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PCB surface finish options for lead-free manufacturing

Feb 23, 2005

Brian Toleno PhD, Application Engineering Team Leader, the electronics group of Henkel, Irvine, CA

Anybody affected by the forthcoming RoHS directive will know that it impacts not only upon the solder alloys that one is permitted to use, but also many other aspects of the electronics assembly process, including the selection and compatibility of board fabrication materials.

Here we focus on some of the changes that are being made to surface finishes on printed circuit boards (PCBs) to make them compatible with lead-free, and look at their pros and cons.

For years, hot-air-solder leveling (HASL) was accepted as the most common and effective surface finish used to protect copper circuitry on PCBs. It wasn't until the move towards small fine pitch surface mount devices and area array packages - for which the non-planar nature of HASL coating causes problems - that a need for alternative surface finishes arose. With the advent of RoHS we now have other reasons to investigate alternative finishes, as the July 2006 deadline for compliance forces the industry to move away from Sn-Pb.

Suitable alternative finishes serve the same purpose as HASL; that of providing a solderable surface that prevents the underlying copper from oxidizing. There are several commonly-used alternative finishes, each of which has its own advantages and disadvantages that should be investigated before deciding on a particular surface finish. To this end, the IPC Alternative Finishes Task Group is studying the robustness of several surface finishes after exposure to a range of environmental conditions, and is expected to publish its findings during 2005. However, industry uptake of the most popular of the alternative finishes means that we already have some knowledge of their strengths and weaknesses, which we will discuss here.

Electroless nickel/immersion gold
When properly applied, the electroless nickel/immersion gold (ENIG) process produces a surface with good planarity and solderability, which can withstand multiple reflows. Since gold dissolves so readily into solder and does not tarnish or oxidize easily, it is an excellent choice for a surface finish. Unfortunately, the gold layer cannot be plated directly onto the copper, as the copper would diffuse into the gold, reach the surface and oxidize to form an unsolderable surface. For this reason, nickel is used as a barrier layer between the gold and the copper, as it plates easily onto copper and the gold plates easily onto nickel. Nickel is unsuitable for use as the outer layer, since it oxidizes quickly in air to form an unsolderable surface. IPC-2221 recommends an electroless nickel plating of 2.5-5.0 μm and an immersion gold layer of 0.08-0.23 μm. There are three commonly recognized failure modes with an ENIG surface finish: porous gold, gold embrittlement, and 'black pad'.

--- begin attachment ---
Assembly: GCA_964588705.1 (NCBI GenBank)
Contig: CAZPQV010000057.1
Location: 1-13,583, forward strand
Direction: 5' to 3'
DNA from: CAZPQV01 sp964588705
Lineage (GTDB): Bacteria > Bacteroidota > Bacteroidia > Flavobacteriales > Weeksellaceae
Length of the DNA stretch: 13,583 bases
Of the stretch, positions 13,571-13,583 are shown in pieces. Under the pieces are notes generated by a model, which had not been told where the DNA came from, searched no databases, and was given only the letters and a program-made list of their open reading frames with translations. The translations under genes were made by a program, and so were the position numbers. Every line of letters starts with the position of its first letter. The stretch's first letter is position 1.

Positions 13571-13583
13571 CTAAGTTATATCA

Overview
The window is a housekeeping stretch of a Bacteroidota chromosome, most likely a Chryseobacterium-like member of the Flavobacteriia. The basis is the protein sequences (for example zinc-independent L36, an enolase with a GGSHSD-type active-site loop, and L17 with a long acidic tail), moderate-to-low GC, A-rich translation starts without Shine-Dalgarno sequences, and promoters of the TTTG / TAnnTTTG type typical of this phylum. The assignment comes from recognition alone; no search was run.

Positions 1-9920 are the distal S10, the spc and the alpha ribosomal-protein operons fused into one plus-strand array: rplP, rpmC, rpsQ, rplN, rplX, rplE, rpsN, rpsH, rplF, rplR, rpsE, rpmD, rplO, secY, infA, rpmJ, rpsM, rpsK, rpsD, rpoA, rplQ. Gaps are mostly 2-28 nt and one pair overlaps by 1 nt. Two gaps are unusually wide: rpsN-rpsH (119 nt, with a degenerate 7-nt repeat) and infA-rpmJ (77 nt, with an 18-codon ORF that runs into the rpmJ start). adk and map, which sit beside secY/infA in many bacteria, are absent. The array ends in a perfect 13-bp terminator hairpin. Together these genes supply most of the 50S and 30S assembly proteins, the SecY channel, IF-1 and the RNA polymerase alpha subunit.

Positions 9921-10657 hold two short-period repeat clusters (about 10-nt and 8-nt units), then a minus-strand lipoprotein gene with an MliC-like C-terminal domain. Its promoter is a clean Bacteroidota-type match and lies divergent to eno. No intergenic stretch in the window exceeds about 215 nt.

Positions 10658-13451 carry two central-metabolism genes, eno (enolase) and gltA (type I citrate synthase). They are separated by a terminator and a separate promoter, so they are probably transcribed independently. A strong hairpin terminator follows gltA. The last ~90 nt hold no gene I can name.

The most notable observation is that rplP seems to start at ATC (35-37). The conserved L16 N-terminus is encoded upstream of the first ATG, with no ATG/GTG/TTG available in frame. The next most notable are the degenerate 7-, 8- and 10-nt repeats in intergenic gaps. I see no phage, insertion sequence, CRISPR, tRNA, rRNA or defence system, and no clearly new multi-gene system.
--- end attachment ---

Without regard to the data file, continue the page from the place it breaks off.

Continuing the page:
Porous gold
A porous gold condition is caused by gold atoms on the surface not forming a tight lattice, allowing the nickel to migrate to the surface and oxidize to an unsolderable surface. Using the immersion gold process, this condition rarely occurs and is usually not observed until the onset of solderability problems.

Gold embrittlement
If sufficient gold is dissolved in copper, the abundance of the brittle AuSn4 intermetallic phase formed can cause solder joints to fail along the AuSn4 boundaries. This condition typically doesn't occur until the level of gold within the solder joint reaches more than four weight percent, therefore if the gold surface remains below 2.5 microinches (0.064 μm), it shouldn't become an issue. When obtaining leads with gold tinning, a solder dip process to dissolve some of the gold is recommended by J-STD-001.

Black pad
The third condition produces weak solder joints that can crack and/or separate under minimal stress, an effect that is more pronounced in area array packages with their less compliant leads. It is termed 'black pad', due to its dark gray or black trademark left on the underlying nickel surface once the solder joint separates. The failure mechanism is less well understood than the other modes just described, but initial investigations into black pad have concentrated on plating bath chemistries, especially in relation to phosphorus content in the bath and residual phosphorus remaining after plating.

HADCO research into the black pad phenomenon
More recently, workers at PCB fabricator HADCO Santa Clara, Inc. reported a mechanism whereby the nickel underwent corrosion during the immersion gold (IG) process(1), terming this phenomenon 'IG hyperactivity'. Different stages of IG hyperactivity were shown to produce different amounts of corroded nickel, and as the level of corrosion increased, the strength of the nickel/tin intermetallic after soldering decreased. This decrease in Ni-Sn intermetallic strength directly corresponds to fractured solder joints and the observation of the black pad effect. The application of a low voltage through leads attached to QFP pads was also shown to be instrumental in multiplying the effects of the corrosion mechanism.